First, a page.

Singapore Botanic Gardens
Singapore National Commission for UNESCO
Le Secrétariat de l’UNESCO et le Centre du patrimoine mondial ne garantissent pas l’exactitude et la fiabilité des avis, opinions, déclarations et autres informations ou documentations fournis au Secrétariat de l’UNESCO et au Centre du patrimoine mondial par les Etats Parties à la Convention concernant la protection du patrimoine mondial, culturel et naturel.
La publication de tels avis, opinions, déclarations, informations ou documentations sur le site internet et/ou dans les documents de travail du Centre du patrimoine mondial n’implique nullement l’expression d’une quelconque opinion de la part du Secrétariat de l’UNESCO ou du Centre du patrimoine mondial concernant le statut juridique de tout pays, territoire, ville ou région, ou de leurs autorités, ou le tracé de leurs frontières.
Les noms des biens figurent dans la langue dans laquelle les Etats parties les ont soumis.
Founded at its present site in 1859, Singapore Botanic Gardens forms part of the long colonial tradition of creating European-style botanic gardens in the tropics. This internationally renowned tropical botanical garden, the oldest surviving of its kind in the Straits Settlements, has a rich heritage and is a dynamic and living testament to the foresight of the early pioneering spirit of Singapore. Throughout its long and illustrious history, it has played an integral role in Singapore's cultural, social and economic development and is a site that provides historical reference to Singapore's Garden City concept and the ideals of Singapore's founding fathers.
Whilst the city's urban landscape has changed tremendously over the past 50 years, the botanic gardens, which now extends over c.74h was preserved, forming a valuable green oasis in the midst of the compact and densely populated city centre of Singapore. As the only historic botanic garden in Singapore and one of few historic landscape gardens on the island, it contributes greatly towards providing a sense of history, place and identity to Singaporeans and visitors. It remains the premier and most popular park in the city, counting more than 4 million visits per annum.
The history of botanic gardens in Singapore began on Government Hill in 1819, when Sir Stamford Raffles, the founder of Singapore and a keen naturalist, laid out a botanical and experimental garden there, which was later closed in 1829. The British government and major trading companies of the early 19th century encouraged the development of experimental gardens in the colonies to cultivate, research and preserve native plants as useful revenue earning commercial crops.
The existing botanic gardens were established in 1859 by an agri-horticultural society, on a 23ha bottle-shaped piece of land within the Tanglin district. The garden was originally planned as a pleasure garden and was used as an amenity for the enjoyment of the society's members. It was developed by Lawrence Niven from 1860, whose work reflected the English Garden style that influenced the emergence of numerous English landscape gardens and public parks from the 18th century until this period. Works carried out included the creation of interconnecting curving pathways and promenades, a bandstand and the establishment of ornamental planting. Today this layout remains almost entirely intact. The northern part of the site contained 6 ha of primary rainforest, which survive today; one of only two remaining areas of original rainforest which would have covered the entire island. The garden was extended by 10ha to the north-west in 1866 and Swan Lake excavated and landscaped that same year. The society later ran into financial difficulties, and in late 1874, handed over the management and maintenance of the site to government.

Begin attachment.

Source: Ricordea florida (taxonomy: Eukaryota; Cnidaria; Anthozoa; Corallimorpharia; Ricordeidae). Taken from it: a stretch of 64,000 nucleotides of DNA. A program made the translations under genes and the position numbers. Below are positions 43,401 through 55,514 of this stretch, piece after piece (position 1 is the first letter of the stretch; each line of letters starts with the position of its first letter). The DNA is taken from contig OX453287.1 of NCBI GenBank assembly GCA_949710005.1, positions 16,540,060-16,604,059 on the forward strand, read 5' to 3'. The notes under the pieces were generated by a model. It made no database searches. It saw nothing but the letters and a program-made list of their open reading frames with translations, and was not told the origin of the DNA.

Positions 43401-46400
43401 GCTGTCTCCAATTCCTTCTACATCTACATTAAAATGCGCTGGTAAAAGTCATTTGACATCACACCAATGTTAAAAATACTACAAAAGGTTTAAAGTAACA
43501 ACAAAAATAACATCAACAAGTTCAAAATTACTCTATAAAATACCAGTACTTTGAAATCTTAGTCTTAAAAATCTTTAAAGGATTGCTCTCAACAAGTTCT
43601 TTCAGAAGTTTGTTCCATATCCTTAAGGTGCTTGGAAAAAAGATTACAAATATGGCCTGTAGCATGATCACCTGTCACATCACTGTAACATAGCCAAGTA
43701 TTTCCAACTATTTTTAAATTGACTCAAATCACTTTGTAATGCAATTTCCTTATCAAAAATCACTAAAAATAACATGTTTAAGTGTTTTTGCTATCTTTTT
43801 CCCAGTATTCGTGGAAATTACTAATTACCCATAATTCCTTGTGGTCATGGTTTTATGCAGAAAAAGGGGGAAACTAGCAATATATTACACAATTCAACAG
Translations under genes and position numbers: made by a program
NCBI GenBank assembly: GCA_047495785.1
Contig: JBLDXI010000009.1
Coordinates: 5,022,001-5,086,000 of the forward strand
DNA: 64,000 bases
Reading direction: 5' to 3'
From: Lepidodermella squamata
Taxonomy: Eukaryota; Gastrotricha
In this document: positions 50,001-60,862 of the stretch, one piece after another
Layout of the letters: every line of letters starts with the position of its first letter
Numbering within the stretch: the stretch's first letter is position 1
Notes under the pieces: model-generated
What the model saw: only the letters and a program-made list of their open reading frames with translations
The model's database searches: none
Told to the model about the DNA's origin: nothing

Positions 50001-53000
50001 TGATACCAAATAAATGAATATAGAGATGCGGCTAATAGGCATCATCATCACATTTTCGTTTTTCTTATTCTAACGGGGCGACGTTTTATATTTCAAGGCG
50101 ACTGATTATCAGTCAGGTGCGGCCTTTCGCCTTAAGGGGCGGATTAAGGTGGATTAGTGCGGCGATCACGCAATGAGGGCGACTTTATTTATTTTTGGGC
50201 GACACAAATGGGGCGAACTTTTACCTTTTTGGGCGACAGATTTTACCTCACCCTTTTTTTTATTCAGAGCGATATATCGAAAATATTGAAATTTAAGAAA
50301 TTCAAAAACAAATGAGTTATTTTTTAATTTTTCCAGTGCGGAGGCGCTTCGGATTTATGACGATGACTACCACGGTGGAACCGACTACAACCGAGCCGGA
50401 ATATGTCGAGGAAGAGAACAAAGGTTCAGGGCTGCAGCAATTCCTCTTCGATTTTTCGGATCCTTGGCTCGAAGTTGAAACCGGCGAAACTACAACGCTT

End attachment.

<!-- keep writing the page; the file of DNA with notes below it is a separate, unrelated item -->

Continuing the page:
Following a recommendation from the director of the Royal Botanic Gardens Kew (Joseph Hooker), James Murton, a trained botanist and horticulturist, assumed the role of Superintendent in 1875. This reflected the first step in a historic collaboration between the two gardens which extended the remit of the Gardens from a pleasure park to a place of cutting edge study and scientific/botanical experimentation and established Singapore Botanic Gardens as a nerve centre for plant exchange at the heart of a worldwide network of botanical gardens. The Royal Botanic Gardens Kew, already preeminent in the 18th century as a seat of learning and botanic research, was responsible for much of the inspiration, administration and plant exchanges that drove the early development of Singapore Botanic Gardens and other gardens. Murton set up a herbarium and library and was a driving force behind the establishment of the economic gardens in the late 1870s, which became famous for a wide range of economic crops including rubber. A major land extension to the north, granted in 1879, was used to create new economic gardens. In 1880, Nathaniel Cantley, another Kew-trained Superintendent, replaced Murton. During his directorship, the gardens assumed the role of propagating trees for planting in Singapore's streets and parks. Nurseries were established, one of which, the potting yard beside Cluny Road, survives today.
In 1888 Henry Ridley took over as director of the gardens and succeeded in drawing international attention to the possibilities afforded by rubber production and subsequently discovering a revolutionary tapping technique which represented the single most important innovation in the history of the rubber industry and the economic history of South-East Asia. He launched the first scientific journal published by Singapore Botanic Gardens, a role that the Gardens continues today. Under the directorship of I.H. Burkhill a large portion of the economic gardens, to the north-east, was transferred for the building of the Raffles Memorial College, which opened in 1928. With this came a shift from economic crop growing to research which continued almost unscathed through the years of the Japanese invasion in 1942-1945. In 1983, 17ha of land in the northern part of the site was returned to the gardens.